Thanks to the new Constitution, women who were under-represented in the First Past the Post results will get seats in federal and provincial assemblies
via Proportional Representation quotas.
The unexpectedly wide margin with which the UML swept the provincial and parliamentary elections has put the Left Alliance in a celebratory mood, but it comes with a tinge of worry for male members in the party’s proportional representation (PR) list.
Since only two of its candidates won in direct elections, the UML will now have to nominate mostly women among the 40 or so of its PR quota to make up for the shortfall. The new Constitution stipulates that 33% of the members of both houses of Parliament have to be women. However, only 6 of the 275 members are women – only 2.2%. At least 85 of the PR members nominated to the Lower House (about 77%) will have to be female to make up for the shortfall – and the UML will have to come up with the most women because of its big win.
The Maoists will be under slightly less pressure, and although not a single female Nepali Congress candidate won in the First Past the Post vote, the party is in a easier position to fill the women’s quota – but only because it won so few seats overall.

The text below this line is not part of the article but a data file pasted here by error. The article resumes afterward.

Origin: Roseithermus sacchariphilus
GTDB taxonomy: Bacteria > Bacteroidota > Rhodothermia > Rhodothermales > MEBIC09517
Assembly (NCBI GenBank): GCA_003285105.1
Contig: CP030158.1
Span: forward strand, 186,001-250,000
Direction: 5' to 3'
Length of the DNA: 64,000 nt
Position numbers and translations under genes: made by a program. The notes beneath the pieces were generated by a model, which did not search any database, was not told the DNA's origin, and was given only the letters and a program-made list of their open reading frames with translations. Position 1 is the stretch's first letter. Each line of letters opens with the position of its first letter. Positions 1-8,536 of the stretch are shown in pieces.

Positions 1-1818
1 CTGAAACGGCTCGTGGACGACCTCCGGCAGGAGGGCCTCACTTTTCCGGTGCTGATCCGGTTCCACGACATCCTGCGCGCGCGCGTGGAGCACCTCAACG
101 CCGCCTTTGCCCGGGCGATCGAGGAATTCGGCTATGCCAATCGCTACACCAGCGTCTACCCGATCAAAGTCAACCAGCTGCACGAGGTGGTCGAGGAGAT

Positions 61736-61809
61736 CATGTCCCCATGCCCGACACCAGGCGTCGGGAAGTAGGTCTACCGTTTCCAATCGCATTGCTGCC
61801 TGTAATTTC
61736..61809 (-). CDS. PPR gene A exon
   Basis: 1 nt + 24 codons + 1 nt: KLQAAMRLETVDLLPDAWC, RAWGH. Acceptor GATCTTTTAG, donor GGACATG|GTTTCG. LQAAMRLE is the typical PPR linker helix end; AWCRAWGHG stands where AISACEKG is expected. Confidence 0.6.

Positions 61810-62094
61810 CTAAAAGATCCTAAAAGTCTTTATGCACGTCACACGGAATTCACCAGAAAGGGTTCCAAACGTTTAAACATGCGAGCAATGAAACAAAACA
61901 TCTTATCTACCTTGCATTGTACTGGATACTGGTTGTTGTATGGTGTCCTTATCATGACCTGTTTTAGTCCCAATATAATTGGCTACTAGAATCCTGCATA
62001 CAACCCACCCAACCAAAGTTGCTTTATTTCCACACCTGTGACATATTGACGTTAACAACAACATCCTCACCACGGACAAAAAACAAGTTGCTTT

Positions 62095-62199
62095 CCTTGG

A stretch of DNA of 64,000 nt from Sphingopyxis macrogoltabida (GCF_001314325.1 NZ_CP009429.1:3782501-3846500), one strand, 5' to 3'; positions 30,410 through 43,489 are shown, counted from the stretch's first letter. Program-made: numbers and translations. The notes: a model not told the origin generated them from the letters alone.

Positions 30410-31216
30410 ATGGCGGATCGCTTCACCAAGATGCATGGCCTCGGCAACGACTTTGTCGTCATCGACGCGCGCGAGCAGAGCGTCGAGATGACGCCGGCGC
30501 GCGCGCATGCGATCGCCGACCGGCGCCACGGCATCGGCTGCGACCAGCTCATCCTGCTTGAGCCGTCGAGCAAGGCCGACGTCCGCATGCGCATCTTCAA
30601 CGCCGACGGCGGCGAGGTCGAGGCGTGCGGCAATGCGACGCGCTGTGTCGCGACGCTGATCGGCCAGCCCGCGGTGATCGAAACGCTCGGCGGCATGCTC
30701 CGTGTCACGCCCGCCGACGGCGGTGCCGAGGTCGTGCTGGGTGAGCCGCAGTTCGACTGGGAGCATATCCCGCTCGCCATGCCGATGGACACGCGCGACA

Ironically, the first parliamentary elections under an inclusive new Constitution has seen many fewer women winning the polls compared to previous Constituent Assembly elections. The gender ratio is almost as skewed in the election results for the seven new provincial assemblies, where only 18 women have been elected out of a total of 550 members (3.3%) in the seven assemblies. The parties will now have to come up with 164 women members to make up for the shortfall, and even here the UML must nominate the most women.
Political analysts have seen this as a great leap forward in constitutionally-guaranteed representation of women, Dalits, Madhesis and Janajatis in federal and provincial legislatures. District-level women cadre of all the parties will now be part of law-making bodies.